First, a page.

I stare into my computer screen trying to do the reading that my university has so thoughtfully assigned before the semester has even begun. I lose focus and the screen goes black but I continue to stare, now at my reflection, tracing the contours of my face. I am vain like that. Soon I give up and decide to try and sleep. I am exhausted because this is the third flight on my trip to Costa Rica that started at 11:00 last night. People always look absurd sleeping in planes but really, they are the smart ones. I, however, am not one of those informed, think-ahead people that dutifully brought a neck pillow so I could lean back and drift off like a pro. Instead I have my large purple knit beanie that I pull on and over my eyes to block out the light, the noise, and the stiff air from the twisty thing above me that shoots it out right at my head.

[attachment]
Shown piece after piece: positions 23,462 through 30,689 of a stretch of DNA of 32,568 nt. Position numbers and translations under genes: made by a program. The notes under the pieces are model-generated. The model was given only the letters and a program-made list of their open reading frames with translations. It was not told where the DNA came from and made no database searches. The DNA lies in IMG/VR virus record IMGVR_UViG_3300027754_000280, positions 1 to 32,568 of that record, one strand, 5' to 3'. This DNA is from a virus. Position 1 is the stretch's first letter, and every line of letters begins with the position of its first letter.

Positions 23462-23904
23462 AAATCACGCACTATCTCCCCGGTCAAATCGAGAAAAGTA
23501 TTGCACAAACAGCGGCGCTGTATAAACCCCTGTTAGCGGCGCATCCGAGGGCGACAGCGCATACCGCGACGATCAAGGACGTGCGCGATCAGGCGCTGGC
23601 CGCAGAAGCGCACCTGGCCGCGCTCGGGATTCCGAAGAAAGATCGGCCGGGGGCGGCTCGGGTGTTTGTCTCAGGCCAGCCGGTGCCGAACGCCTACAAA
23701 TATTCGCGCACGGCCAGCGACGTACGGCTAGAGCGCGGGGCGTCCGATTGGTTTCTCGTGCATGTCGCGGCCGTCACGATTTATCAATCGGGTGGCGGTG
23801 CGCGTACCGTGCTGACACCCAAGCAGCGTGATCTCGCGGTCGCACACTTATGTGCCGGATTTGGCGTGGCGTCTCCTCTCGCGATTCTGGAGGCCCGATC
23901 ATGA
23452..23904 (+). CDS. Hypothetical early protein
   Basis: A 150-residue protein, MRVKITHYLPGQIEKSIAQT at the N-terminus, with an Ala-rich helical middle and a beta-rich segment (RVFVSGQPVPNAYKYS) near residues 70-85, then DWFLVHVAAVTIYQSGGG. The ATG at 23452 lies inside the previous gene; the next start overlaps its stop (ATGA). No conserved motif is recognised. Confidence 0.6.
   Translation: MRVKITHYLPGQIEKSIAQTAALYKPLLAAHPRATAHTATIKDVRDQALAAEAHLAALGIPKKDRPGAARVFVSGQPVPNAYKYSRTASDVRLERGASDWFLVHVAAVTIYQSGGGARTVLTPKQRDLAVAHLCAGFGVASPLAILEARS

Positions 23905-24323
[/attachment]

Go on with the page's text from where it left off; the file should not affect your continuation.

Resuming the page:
The couple beside me have been asleep for over an hour (they are pros) and I’m afraid that when I reach to turn off my shooty air thing I will whack the wife in the face. Also, it would take too much effort. I pull out the tray table on the seat back in front of me and proceed to plop my head and upper body onto it in an effort to get some shut eye. This position, I have found, actually works much better than leaning my chair back because I usually sleep on my stomach. It is tricky though, because it leaves my head poking into the seat in front of me and I’m sure the person in that seat is not appreciating the jabbing in their back.
These are the meandering efforts of the inflight novice on the flight after the red eye and connection that they already took. Brain cells leave and human existence is reduced to yes and no answers to flight attendants, failures at tasks you always thought would occupy you and debating over and over whether or not to try and turn off that damn air shooty thing that is making your head so cold.